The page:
Transceiver and Cable Self-qualification with Cumulus Linux
NVIDIA provides this document as a suggested procedure for qualifying a transceiver module or cable that does not appear on the Cumulus Linux Hardware Compatibility List (HCL) as a recommended pluggable. NVIDIA does not actively prevent any non-recommended pluggable from functioning and does not restrict the use of self-qualified pluggables. However, NVIDIA recommends customers use the pluggables listed on the HCL. Customers who wish to use a non-recommended pluggable can follow the suggested procedure outlined in this document. For concerns about pluggables that are not listed, contact your NVIDIA sales team.
This procedure is valid for qualifying all types of transceivers and cables in a device undergoing testing. Customers can choose the same types or a combination of different transceivers for this test.
The following diagram illustrates an example where the top and bottom ports connect with a cable as a loopback. The example includes cabling and configuration for the testing of both 40G QSFP and 10/1G SFP. NVIDIA recommends that you test different speed components independently. The example includes both to simplify the presentation.
TG-1/TG-2 are either networking traffic generators (IXIA/Spirent or equivalent) or two servers with a Linux OS installed and
iperf3 free traffic generator tool or an equivalent.
Cumulus Linux Configuration
/etc/network/interfaces file with the following bridge configuration:
auto trg_1 iface trg_1 inet manual bridge_ageing 150 bridge_stp off bridge_ports swp41 swp52 up ip link set trg_1 up auto trg_2 iface trg_2 inet manual bridge_ageing 150 bridge_stp off bridge_ports swp42 swp43 up ip link set trg_2 up auto l_1 iface l_1 inet manual bridge_ageing 150 bridge_stp off bridge_ports swp51 swp50 up ip link set l_1 up auto l_2 iface l_2 inet manual bridge_ageing 150 bridge_stp off bridge_ports swp49 swp48 up ip link set l_2 up auto l_3 iface l_3 inet manual bridge_ageing 150 bridge_stp off bridge_ports swp47 swp46 up ip link set l_3 up auto l_4 iface l_4 inet manual bridge_ageing 150 bridge_stp off bridge_ports swp45 swp44 up ip link set l_4 up
You should expect to see the following bridge configuration after you reboot the switch you are testing. Rebooting instead of reloading the configuration ensures that the system detects and properly configures all optics when the it starts up.
cumulus@switch~$ sudo brctl show bridge name bridge id STP enabled interfaces l_1 8000.443839002076 no swp50 swp51 l_2 8000.443839002071 no swp48 swp49 l_3 8000.44383900206f no swp46 swp47 L_4 8000.44383900206e no swp44 swp45 trg_1 8000.44383900206c no swp43 swp52 trg_2 8000.44383900206d no swp44 swp45
Verifying Link Status
Run the following Cumulus Linux command to verify that all loopback links are up:
~$ sudo ethtool swp50 Settings for swp50: Supported ports: [ FIBRE ] Supported link modes: 10000baseT/Full 40000baseT/Full Supported pause frame use: Symmetric Receive-only Supports auto-negotiation: Yes Advertised link modes: 1000baseT/Full 10000baseT/Full 40000baseT/Full Advertised pause frame use: Symmetric Advertised auto-negotiation: No Speed: 40000Mb/s Duplex: Full Port: FIBRE PHYAD: 0 Transceiver: external Auto-negotiation: off Current message level: 0x00000000 (0) Link detected: yes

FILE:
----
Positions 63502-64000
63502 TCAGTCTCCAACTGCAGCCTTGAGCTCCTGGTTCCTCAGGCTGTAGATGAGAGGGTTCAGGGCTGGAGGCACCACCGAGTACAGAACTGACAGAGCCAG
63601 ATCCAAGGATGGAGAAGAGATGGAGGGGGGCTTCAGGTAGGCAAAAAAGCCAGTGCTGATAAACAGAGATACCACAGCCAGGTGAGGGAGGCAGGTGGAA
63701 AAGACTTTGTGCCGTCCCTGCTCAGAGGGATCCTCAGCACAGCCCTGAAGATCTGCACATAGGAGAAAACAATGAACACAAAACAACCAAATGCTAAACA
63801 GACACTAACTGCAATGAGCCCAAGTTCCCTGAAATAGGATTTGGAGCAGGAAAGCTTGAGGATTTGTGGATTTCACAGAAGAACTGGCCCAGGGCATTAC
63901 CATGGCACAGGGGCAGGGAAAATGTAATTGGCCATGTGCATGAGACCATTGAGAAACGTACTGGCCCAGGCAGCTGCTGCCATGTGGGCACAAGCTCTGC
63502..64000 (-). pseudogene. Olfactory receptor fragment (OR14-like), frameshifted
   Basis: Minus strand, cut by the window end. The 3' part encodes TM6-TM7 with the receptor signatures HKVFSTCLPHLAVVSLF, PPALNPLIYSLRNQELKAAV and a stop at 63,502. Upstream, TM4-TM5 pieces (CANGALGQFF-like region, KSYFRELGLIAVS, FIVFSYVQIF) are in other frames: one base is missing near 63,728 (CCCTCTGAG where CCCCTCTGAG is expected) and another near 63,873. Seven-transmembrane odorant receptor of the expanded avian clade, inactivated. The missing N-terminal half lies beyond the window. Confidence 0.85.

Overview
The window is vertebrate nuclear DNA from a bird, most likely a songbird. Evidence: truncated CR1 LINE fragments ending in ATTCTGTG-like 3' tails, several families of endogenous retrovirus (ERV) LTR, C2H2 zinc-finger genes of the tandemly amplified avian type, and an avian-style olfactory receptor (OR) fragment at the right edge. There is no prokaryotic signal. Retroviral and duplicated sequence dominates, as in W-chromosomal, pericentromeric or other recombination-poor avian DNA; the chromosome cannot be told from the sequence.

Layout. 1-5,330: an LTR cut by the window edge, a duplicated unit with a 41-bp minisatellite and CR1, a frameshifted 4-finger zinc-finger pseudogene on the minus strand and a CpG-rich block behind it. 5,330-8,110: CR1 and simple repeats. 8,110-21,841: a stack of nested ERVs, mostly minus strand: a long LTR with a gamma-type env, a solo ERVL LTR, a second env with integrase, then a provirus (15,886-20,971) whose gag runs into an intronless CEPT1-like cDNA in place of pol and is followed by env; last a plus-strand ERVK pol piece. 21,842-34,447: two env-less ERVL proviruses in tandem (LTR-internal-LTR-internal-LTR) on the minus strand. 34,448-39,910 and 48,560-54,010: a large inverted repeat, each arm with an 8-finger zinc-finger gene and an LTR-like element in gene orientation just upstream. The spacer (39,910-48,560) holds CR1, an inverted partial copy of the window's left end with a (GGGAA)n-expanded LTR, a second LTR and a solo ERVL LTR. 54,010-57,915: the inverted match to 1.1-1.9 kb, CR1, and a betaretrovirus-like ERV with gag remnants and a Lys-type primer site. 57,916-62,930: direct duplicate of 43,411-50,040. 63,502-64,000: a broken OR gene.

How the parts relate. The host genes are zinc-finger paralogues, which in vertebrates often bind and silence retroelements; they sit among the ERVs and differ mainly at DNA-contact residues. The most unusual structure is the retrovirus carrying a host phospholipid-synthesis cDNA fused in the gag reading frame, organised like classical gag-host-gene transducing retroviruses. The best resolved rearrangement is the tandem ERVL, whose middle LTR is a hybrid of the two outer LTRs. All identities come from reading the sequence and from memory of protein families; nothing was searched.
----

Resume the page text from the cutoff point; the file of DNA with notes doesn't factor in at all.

Activating Data Traffic from Linux Servers
Configure the server interfaces connected to traffic ingress/egress ports to set IPv4 addresses in the same IP subnet. For example:
TG1$ sudo ifconfig eth1 22.214.171.124/24 up TG2$ sudo ifconfig eth1 126.96.36.199/24 up
You can try
ping –f (flood) between these interfaces.
iperf traffic, use options like the following (for example):
TG1$ sudo iperf -s -B 188.8.131.52 -p 9000 TG2$ sudo iperf -c 184.108.40.206 -i 3 -t 600 -p 9000 –d
- -B is bound to an interface
- -p is the TCP port number
- -c is the iperf destination
- -i is the print to screen interval
- -t is the duration of the test in seconds
- -d is bidirectional traffic
iperf traffic reach the destination and the
bandwidth matches the expected rate (subject to the transceiver’s
supported speed and the server CPU). Connect two servers back-to-back
first to capture baseline server performance characteristics.
Transceivers Module Information (EEPROM & DOM)
Use the following Cumulus Linux command to check each transceiver’s EEPROM and Digital Optical Monitoring (DOM) information:
cumulus@switch~$ sudo ethtool –m swp<id>
Cumulus Linux-based Error Counters Check
The following commands indicate error and drop counters occurred during and after the test:
cumulus@switch~$ sudo ethtool -S swp<id> | grep -i error HwIfInDot3LengthErrors: 0 HwIfInErrors: 0 SoftInErrors: 0 SoftInFrameErrors: 0 HwIfOutErrors: 0 SoftOutErrors: 0
The following checklist and test plan comprise successful results.
Source and destination IP of TG1 & TG2
Bidirectional traffic with Cumulus Linux snake test matches transfer rate of two traffic generators' endpoints when connected back-to-back.
All error counters return null.
To detects drops or errors, collect output from
Returns EEPROM information, such as vendor and equipment type.
DOM information is optional for successful self-qualification of transceivers. In some cases ODM vendors elect to restrict information programmed for DOM.
This test confirms that a
Reboot the switch and repeat same tests and checkpoints again.
All checks/tests iterations are successful.
During the qualification cycle for some transceivers, NVIDIA observed that marginal and disqualified transceivers exhibited failures with 10-25% failure rates across switch reboots.